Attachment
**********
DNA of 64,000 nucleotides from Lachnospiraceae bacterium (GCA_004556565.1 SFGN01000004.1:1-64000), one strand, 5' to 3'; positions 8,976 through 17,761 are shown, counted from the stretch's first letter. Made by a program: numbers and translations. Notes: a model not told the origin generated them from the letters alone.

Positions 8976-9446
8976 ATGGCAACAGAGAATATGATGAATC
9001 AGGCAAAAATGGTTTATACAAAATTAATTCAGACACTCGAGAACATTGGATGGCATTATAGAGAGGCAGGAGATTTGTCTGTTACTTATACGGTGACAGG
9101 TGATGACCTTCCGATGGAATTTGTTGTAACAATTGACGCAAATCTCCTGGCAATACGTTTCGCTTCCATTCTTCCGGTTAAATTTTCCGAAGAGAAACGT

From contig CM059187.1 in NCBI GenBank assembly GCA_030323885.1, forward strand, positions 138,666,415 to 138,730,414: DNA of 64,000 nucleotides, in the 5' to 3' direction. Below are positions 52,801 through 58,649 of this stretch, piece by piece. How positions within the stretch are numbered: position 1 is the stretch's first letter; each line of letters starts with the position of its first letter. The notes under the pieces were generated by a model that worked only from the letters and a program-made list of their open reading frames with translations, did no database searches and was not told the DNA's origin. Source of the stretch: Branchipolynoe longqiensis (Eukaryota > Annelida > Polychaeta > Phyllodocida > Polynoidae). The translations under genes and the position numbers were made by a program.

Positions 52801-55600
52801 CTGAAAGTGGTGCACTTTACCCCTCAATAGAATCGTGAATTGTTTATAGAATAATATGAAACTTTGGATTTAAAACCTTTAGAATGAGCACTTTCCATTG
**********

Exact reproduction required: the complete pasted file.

DNA of 64,000 nucleotides from Lachnospiraceae bacterium (GCA_004556565.1 SFGN01000004.1:1-64000), one strand, 5' to 3'; positions 8,976 through 17,761 are shown, counted from the stretch's first letter. Made by a program: numbers and translations. Notes: a model not told the origin generated them from the letters alone.

Positions 8976-9446
8976 ATGGCAACAGAGAATATGATGAATC
9001 AGGCAAAAATGGTTTATACAAAATTAATTCAGACACTCGAGAACATTGGATGGCATTATAGAGAGGCAGGAGATTTGTCTGTTACTTATACGGTGACAGG
9101 TGATGACCTTCCGATGGAATTTGTTGTAACAATTGACGCAAATCTCCTGGCAATACGTTTCGCTTCCATTCTTCCGGTTAAATTTTCCGAAGAGAAACGT

From contig CM059187.1 in NCBI GenBank assembly GCA_030323885.1, forward strand, positions 138,666,415 to 138,730,414: DNA of 64,000 nucleotides, in the 5' to 3' direction. Below are positions 52,801 through 58,649 of this stretch, piece by piece. How positions within the stretch are numbered: position 1 is the stretch's first letter; each line of letters starts with the position of its first letter. The notes under the pieces were generated by a model that worked only from the letters and a program-made list of their open reading frames with translations, did no database searches and was not told the DNA's origin. Source of the stretch: Branchipolynoe longqiensis (Eukaryota > Annelida > Polychaeta > Phyllodocida > Polynoidae). The translations under genes and the position numbers were made by a program.

Positions 52801-55600
52801 CTGAAAGTGGTGCACTTTACCCCTCAATAGAATCGTGAATTGTTTATAGAATAATATGAAACTTTGGATTTAAAACCTTTAGAATGAGCACTTTCCATTG